Tools of Change 2012: Today. Tomorrow.

February 7th, 2012 · 14 Comments
by Kassia Krozser

Time certainly does fly when you’re busy doing things, doesn’t it? One day, I was looking forward to the entirety of 2012. The next, I realize I’m leaving for New York and 2012’s Tools of Change conference in less than a week. Naturally, I reacted with typical aplomb…frantically gathering clothes to take to the dry cleaner.

I kid. Sort of. I have the conference dates circled with a big red heart on my calendar (what is better than spending Valentine’s Day with approximately 1500 of your closest friends? Nothing, I tell, you nothing.). More importantly, I’ve been preparing for the two panels I’m moderating (more at the end of this post). I am so lucky. I get to stand back while four (count ‘em, four!) of the most innovative people in publishing do their thing.

I am nothing if not an awesome moderator.

I’ve also been brushing up on the most current publishing news, a bit of struggle for me as it seems like so much of the industry is on round three or four of the same conversation while I am looking for something new. I don’t know if the conversations most of us have been having for the past, oh, six years were light years ahead, or, more likely, if there are so many basic questions the publishing (entire) industry needs to answer, we have to recycle them time and again.

For example, a recent Publisher’s Weekly article asking “Is the Time Right for Bundling?

Let me answer the question succinctly: yes. And no.

I am not convinced the book-buying public is clamoring for print/ebook bundles, just as they weren’t clamoring for “enhanced ebooks” — you know, those higher-priced books with marketing material appended to them. However, I am convinced there are instances where a print/digital combo makes perfect sense. And I think the public does want these sensible combos, even if they cannot articulate their desires.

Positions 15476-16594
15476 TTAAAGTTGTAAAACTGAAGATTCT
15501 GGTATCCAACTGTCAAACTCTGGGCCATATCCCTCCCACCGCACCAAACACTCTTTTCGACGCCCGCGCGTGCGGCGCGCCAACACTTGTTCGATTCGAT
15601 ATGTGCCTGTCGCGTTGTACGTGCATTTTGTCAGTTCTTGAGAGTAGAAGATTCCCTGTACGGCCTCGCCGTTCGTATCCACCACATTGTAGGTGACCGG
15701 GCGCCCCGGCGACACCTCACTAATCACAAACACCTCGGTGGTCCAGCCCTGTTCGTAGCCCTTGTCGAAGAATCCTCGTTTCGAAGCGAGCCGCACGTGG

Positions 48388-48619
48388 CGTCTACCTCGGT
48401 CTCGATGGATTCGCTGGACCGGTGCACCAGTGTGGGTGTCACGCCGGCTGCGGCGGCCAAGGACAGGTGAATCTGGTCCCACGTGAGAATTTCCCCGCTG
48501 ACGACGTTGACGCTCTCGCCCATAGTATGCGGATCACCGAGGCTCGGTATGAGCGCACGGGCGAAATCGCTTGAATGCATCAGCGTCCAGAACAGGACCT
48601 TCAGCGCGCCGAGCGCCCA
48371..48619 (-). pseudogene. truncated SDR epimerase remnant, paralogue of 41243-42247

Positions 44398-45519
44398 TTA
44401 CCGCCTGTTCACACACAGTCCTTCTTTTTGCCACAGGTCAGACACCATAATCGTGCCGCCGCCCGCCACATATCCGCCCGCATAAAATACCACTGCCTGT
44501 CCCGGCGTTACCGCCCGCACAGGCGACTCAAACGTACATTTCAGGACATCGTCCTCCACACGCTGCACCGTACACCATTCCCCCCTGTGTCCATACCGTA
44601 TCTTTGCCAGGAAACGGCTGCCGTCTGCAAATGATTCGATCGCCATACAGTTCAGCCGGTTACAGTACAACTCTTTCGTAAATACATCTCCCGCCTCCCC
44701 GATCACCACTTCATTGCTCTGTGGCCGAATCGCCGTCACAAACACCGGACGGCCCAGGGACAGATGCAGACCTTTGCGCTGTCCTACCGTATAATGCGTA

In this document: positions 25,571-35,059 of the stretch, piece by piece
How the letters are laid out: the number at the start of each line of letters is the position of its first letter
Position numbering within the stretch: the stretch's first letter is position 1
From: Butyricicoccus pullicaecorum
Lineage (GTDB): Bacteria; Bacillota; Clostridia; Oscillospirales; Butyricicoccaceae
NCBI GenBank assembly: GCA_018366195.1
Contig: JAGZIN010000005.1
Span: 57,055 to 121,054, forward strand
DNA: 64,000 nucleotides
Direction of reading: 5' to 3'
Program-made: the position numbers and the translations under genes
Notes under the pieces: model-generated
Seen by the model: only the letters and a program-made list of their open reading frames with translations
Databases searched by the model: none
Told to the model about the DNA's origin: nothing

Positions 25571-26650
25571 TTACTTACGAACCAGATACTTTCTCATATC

Then again, I am convinced there are instances where the print book makes no sense at all. I recently purchased a book as part of market research for a project I’m doing. The content is only available in print, and this is something the authors are proud of. I do not have to worry about connectivity when it comes to finding the information I need.

Oy.

Nope, I just need to worry about hauling one more heavy item in my purse, and hoping the information in that print book is up-to-date. And if it isn’t, well, I can wait until the 6th (print) edition is available to see the corrections. If ever a book should be available as an app, this is it. Within seconds of ordering the print book, I regretted it. Moments after cracking the spine, I knew it was the last thing I wanted or needed.

Personally, the chances of me getting excited about a print/digital bundles for fiction are pretty slim. There is the rare, rare, rare book I love so much I want to display it on my shelves. When that book enters my universe, the joy cannot be described. Usualy, by the time I discover my love for this book, the opportunity to get in on the bundling deal will be lost (hey, make this a retroactive thing…then you’ve got something).

Non-fiction, as in the case I described above, is a different story. But it has to be the right kind of content to make sense. I like that Rachel Deahl, the author of the article, noted the logistical issues involved with bundling — how will those royalties be determined? She also notes the challenges due to the Agency Model (see: Brian O’Leary’s post on Ripple Effects).

I’ve said it before and I’m sure I’ll say it again: locking your entire business into a specific model during a time of rapid change is a bad idea.

What does this have to do with the Tools of Change conference? Quite a bit. The theme speaks to my soul: change/forward/fast. While publishers work hard to figure out the right now, they need to keep a close eye on possibilities for the future. The basics are still far from being, well, basic, but we can’t deny the world is changing at (publishing) light speed. This is why I love TOC.